The Clean-Up Act: Preventing the Spread of Disease at Home
Various reports reveal that one of the leading reasons why common diseases spread in schools is because of the often-uncontrollable habit of young children.
Say, one child is already sick with a cold and cough, there’s no stopping his interaction with his classmates. He will hold hands after coughing or sneezing into his hand, borrow things, and share food during recess. Cross-contamination easily takes place, and not just among the students; the teachers figure in it as well.
A similar thing happens in the home. Certain practices lead to the spread of disease-carrying germs. So, if your family often gets sick with cold and cough that you need a big stock of cough medicine every year, it’s crucial to identify the bad habits the entire family has that results in cross-contamination.
Here are some bad habits that health professionals say are the typical mistakes committed at home that cause diseases to proliferate, as well as what you should do to correct them.
Not throwing tissues in the trash bin right away
This is a common habit among people who stay home from school or work when they are sick. They leave the tissues that they have coughed or blown their noses into everywhere instead of throwing them directly into the trash bin.
Good practice: Provide a sick person a small trash bin he or she can throw tissues in. Empty the bin for them once it’s full, and spray it with a disinfectant or alcohol after.
Not airing out the house when a member is sick
A lot of families greatly enjoy the cool air indoors provided by the house AC system. The problem is when a family member is down with a cough and cold, using the AC all the time can trap viruses inside the home.
Good practice: Give the AC a rest for about an hour or two. Turn on the fans and open the windows and doors. Disperse stuffy air and spray your home with a disinfecting air deodorizer. Or use an aroma diffuser to freshen up indoor air with essential oils.
Ignoring remote controls or gaming consoles when cleaning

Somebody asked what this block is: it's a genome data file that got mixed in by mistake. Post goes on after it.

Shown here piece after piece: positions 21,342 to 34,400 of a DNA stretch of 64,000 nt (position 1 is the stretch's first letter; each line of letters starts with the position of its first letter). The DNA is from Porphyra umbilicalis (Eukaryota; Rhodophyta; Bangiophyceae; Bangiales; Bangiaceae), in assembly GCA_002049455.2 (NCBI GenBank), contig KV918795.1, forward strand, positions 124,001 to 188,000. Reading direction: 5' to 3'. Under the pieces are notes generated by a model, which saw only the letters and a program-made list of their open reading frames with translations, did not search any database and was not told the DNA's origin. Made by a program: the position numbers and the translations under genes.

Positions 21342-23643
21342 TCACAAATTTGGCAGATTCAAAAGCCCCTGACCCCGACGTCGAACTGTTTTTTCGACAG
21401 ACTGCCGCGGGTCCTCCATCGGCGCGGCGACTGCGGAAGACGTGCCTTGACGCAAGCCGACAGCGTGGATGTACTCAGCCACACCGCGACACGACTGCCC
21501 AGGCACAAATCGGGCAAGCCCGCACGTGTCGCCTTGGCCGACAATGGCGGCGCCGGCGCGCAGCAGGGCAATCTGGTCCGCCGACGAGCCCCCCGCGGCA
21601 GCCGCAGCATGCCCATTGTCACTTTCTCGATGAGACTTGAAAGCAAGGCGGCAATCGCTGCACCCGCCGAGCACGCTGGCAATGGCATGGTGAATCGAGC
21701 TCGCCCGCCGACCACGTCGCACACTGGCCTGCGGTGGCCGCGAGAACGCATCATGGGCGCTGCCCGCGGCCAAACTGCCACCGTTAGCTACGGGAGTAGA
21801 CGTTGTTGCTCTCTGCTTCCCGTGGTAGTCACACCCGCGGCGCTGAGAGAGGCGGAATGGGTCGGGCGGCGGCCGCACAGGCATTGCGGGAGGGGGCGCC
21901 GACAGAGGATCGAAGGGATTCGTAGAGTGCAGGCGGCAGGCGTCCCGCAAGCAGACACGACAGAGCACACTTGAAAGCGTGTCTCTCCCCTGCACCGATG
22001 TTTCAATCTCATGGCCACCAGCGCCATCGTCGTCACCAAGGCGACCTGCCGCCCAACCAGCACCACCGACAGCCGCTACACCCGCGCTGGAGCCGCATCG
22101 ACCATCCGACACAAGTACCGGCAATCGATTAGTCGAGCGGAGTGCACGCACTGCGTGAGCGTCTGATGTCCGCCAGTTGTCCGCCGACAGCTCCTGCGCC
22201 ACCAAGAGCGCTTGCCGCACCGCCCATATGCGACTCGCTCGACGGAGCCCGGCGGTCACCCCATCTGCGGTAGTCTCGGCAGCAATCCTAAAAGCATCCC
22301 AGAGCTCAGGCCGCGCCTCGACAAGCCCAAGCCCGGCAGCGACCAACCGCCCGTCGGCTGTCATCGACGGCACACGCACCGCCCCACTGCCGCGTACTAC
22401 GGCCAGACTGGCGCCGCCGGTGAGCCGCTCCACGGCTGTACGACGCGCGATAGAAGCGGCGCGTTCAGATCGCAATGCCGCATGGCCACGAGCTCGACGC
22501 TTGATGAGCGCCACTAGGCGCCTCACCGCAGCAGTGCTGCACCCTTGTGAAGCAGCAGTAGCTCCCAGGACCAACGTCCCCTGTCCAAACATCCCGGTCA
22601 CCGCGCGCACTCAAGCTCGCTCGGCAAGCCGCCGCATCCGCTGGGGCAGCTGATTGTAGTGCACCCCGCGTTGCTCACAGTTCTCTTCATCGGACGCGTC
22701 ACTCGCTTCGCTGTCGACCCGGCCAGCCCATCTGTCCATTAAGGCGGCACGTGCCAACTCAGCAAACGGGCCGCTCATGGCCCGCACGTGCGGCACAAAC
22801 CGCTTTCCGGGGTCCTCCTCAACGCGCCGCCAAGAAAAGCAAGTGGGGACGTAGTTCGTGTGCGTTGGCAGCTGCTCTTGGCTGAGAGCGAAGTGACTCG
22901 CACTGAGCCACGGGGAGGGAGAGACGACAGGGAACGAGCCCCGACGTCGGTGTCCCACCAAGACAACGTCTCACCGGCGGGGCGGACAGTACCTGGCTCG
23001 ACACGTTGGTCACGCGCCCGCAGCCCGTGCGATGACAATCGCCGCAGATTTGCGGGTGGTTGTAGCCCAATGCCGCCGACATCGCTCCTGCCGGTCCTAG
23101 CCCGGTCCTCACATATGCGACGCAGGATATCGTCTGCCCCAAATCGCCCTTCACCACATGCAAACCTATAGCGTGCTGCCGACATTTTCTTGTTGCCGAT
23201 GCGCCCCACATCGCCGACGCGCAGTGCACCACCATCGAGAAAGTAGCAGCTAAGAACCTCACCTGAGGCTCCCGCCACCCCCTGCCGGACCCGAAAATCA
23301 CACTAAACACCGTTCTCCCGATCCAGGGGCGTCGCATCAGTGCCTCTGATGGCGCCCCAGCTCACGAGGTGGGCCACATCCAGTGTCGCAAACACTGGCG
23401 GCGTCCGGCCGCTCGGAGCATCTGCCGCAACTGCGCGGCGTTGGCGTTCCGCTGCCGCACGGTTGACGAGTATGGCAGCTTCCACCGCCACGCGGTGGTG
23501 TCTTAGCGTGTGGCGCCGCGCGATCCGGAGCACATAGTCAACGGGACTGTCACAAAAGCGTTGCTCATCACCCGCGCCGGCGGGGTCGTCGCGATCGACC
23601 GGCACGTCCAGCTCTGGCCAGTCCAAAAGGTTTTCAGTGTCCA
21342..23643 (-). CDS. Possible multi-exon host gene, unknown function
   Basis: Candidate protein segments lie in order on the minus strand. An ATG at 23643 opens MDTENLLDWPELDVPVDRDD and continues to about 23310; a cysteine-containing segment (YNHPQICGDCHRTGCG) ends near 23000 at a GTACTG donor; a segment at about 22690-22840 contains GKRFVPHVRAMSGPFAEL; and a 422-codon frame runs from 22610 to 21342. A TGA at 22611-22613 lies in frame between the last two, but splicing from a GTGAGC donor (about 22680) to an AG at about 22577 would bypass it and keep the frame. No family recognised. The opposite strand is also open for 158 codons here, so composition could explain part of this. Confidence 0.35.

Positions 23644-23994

These devices are constantly handled, especially when family members are at home, sick. People who are down with the flu or a typical cold typically only do two things at home when they miss work or school: they sleep and watch TV.
Therefore, remote controls and gaming consoles get contaminated and harbor disease-carrying bacteria and germs that get transmitted among the rest of the family that also use the same devices.
Good practice: Always clean these devices using a disinfecting wipe. Be quite thorough by making sure to use a cotton swab dipped in rubbing alcohol to clean around the buttons. And, do the same for other shared devices you have at home such as tablets, and the computer keyboard.
Piling towels on top of each other
This is a common practice among big families. When there aren’t enough racks or hooks to hold bath towels in the bathroom, everybody just puts his or her towel on top of another.
This is a big no-no even when nobody is sick but even more so when somebody is. It doesn’t matter if the one with the cold has just cleaned himself in the shower. His breath is enough to transmit the virus onto his towel, which comes in contact with another family member’s towel.
Good practice: Completely stop the piling practice by installing more hanging racks or hooks for the towels. And, allow the sick person to change towels every day.
Using the same hand kitchen towel for too long
Most families assume that the kitchen towel is not used that often anyway because of the quickly consumed paper towels. Thus, it’s not necessary to replace it right away with a fresh one.
Good practice: Whether or not the kitchen towel gets used often, it’s better to be on the safe side and replace it every couple of days — especially if you have young children at home. You may not see them much using the towel, but they do — and quite often, for things that they shouldn’t be using the kitchen towel for such as to clean their mouths and faces.
Not bothering to disinfect pillows and mattresses
A lot of people get too lazy to disinfect pillows and mattresses before replacing sheets and pillow covers. It is a tiresome chore, after all.
Good practice: Invest in a wet and dry vacuum to use for the mattress. If it’s too pricey an investment, you can turn to a professional cleaning service, which is equipped with the best tools for cleaning.
Also, make it a habit to wash the pillows every week. Wash them in hot water, and place them in the dryer after where they will not only dry fast but also get disinfected further by the heat.
Home is the best place to recover from an illness. So, make sure that it’s appropriately clean and cross-infection is a low likelihood by performing these tidying acts religiously.